The Commission found that the German scheme will compensate damages that are directly linked to the coronavirus outbreak. It also found that the measure is proportionate, as the envisaged compensation does not exceed what is necessary to make good the damages. The Commission therefore concluded that the scheme is in line with EU state aid rules. More information on actions taken by the Commission to address the economic impact of the coronavirus pandemic can be found here.  The non-confidential version of the decision will be made available under the case number SA.58464 in the state aid register on the Commission's competition website.

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Sustainable transport: EU funds clean buses, electric charging infrastructure and more in France, Germany, Italy and Spain



Following the EU's investment of €2.2 billion in 140 key transport projects to jump-start the green recovery, as announced in July, the EU is contributing additional €54 million to five projects that aim at delivering safer and greener transport services. Among the selection are projects deploying cleaner busses with charging infrastructure in Paris and Barcelona. The projects also involve constructing 255 new electric charging stations on Italian roads, and installing ERTMS, the European Rail Traffic Management System on 238 rail vehicles in Baden-Württemberg, Germany.

The projects will be supported through the Connecting Europe Facility (CEF), the EU's financial mechanism supporting transport infrastructure, and further contribute to decarbonizing transport as set out in the European Green Deal. These projects were selected through the CEF Blending Facility, which allows the leveraging of additional private financing for the projects, in addition to the EU's support. In total, CEF has now supported 932 projects, with €23.1bn in total. You can find more details on today's five new selected projects here.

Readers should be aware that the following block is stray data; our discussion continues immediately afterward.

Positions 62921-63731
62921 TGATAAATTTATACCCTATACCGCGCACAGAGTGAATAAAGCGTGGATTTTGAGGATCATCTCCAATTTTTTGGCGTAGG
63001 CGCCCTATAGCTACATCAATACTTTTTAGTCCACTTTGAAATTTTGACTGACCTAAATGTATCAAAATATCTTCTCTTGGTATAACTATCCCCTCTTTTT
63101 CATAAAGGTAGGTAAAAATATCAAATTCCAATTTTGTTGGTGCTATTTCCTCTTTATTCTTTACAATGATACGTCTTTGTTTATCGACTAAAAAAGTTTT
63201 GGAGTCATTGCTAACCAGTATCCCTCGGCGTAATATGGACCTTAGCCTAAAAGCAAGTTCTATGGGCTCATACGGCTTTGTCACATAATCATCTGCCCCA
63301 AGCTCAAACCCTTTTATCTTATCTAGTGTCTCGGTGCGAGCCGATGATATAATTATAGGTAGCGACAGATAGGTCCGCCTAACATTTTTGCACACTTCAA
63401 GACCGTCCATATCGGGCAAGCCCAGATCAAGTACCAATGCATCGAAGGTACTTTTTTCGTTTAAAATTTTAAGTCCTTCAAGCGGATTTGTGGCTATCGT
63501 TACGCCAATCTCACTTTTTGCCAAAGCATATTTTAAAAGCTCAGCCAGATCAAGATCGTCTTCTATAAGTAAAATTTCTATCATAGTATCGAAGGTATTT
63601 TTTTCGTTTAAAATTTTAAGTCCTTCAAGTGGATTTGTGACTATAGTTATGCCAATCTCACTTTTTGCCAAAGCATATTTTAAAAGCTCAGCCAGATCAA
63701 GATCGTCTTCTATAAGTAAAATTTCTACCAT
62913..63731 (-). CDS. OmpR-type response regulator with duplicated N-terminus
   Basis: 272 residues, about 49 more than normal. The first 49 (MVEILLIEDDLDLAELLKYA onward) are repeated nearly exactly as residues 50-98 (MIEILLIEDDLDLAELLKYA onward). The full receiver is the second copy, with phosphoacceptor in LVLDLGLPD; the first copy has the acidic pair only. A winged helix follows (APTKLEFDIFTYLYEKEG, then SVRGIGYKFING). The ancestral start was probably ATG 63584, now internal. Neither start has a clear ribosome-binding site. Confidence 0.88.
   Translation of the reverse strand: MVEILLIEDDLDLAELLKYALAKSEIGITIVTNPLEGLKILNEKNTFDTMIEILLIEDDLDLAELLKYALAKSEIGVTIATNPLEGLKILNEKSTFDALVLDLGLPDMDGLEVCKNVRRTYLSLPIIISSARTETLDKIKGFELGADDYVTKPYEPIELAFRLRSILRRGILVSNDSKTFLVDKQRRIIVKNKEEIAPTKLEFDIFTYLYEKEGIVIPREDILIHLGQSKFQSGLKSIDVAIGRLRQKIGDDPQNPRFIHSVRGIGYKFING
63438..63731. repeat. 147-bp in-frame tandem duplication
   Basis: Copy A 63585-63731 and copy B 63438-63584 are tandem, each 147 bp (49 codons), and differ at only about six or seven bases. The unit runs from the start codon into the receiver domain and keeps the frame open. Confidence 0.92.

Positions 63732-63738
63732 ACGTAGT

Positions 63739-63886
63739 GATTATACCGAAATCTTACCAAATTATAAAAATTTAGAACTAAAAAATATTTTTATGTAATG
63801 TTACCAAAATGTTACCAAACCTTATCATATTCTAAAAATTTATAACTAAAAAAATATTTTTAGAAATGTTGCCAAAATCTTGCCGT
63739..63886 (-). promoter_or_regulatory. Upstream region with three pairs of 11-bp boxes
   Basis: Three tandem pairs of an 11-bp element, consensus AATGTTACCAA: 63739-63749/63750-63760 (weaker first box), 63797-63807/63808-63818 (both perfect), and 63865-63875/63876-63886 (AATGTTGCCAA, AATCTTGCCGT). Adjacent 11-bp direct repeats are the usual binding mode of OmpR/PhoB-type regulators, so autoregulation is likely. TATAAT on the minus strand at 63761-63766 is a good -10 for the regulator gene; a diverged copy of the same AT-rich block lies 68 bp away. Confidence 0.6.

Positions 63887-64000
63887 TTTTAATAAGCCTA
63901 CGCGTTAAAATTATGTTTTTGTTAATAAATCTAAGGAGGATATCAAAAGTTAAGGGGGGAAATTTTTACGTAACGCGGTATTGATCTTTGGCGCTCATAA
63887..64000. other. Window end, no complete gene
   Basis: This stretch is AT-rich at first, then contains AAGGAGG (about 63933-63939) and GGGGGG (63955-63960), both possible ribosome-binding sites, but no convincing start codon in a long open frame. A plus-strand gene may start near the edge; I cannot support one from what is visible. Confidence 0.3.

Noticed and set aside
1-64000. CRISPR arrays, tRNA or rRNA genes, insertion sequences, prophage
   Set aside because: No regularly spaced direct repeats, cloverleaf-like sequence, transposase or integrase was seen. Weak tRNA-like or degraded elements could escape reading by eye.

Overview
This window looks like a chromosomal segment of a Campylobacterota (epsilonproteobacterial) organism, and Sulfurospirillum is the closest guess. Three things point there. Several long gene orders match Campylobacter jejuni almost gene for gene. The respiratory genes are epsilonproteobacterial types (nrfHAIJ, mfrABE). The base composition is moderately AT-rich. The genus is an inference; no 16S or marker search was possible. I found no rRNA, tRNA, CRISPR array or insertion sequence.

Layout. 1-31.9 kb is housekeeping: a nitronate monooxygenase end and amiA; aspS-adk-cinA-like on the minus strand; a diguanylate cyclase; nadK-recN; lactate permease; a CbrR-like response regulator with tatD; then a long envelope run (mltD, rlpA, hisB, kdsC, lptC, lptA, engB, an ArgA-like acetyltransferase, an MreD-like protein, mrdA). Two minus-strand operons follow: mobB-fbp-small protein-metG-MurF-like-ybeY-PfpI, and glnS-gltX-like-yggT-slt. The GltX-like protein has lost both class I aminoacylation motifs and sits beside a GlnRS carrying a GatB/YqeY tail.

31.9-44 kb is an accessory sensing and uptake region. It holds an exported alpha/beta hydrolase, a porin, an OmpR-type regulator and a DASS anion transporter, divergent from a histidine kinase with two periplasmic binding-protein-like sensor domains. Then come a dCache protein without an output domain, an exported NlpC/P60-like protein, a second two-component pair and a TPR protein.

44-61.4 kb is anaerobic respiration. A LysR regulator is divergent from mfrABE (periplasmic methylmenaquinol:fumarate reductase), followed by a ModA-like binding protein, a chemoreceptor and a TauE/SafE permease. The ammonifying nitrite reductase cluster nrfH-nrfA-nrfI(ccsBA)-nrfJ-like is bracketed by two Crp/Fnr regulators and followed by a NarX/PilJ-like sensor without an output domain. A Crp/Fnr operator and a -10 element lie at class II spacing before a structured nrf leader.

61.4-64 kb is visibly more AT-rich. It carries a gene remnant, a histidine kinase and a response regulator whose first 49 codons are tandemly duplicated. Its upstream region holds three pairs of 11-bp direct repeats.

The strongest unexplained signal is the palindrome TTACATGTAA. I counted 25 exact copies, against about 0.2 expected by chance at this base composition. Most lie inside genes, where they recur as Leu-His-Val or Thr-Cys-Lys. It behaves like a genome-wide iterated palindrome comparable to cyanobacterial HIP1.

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Security Union: EU law on combatting terrorism led to stronger criminal justice rules against terrorism and more rights for victims



On 30 October, the Commission adopted a report assessing the measures that member states have taken to comply with the EU rules on combating terrorism (Directive 2017/541). This Directive is the main criminal justice instrument at EU level to counter terrorism. It sets minimum standards for defining terrorist and terrorism-related offences and for sanctions, while also giving victims of terrorism rights to protection, support and assistance.

The report concludes that the transposition of the Directive into national law helped strengthen member states' criminal justice approach to terrorism and the rights afforded to victims of terrorism. While the measures taken by member states to comply with the Directive are overall satisfactory, there are however gaps that are a cause for concern.

For example, not all member states criminalize in their national law all the offences listed in the Directive as terrorist offences. In addition, there are deficiencies in the measures that member states have taken to criminalize travel for terrorism purposes and the financing of terrorism, as well as to support victims.

The Commission will continue to support member states in working towards full and correct transposition of the Directive. Where necessary, the Commission will make use of its powers under the Treaties through infringement procedures. The report will now be presented to the European Parliament and the Council.